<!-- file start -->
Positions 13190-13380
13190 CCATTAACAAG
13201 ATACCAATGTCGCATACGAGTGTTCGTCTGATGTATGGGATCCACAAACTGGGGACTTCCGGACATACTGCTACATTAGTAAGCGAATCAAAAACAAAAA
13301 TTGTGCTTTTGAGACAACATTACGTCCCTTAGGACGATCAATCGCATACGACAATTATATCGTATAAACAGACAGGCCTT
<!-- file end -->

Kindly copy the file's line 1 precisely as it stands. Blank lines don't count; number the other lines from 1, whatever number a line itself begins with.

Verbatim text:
Positions 13190-13380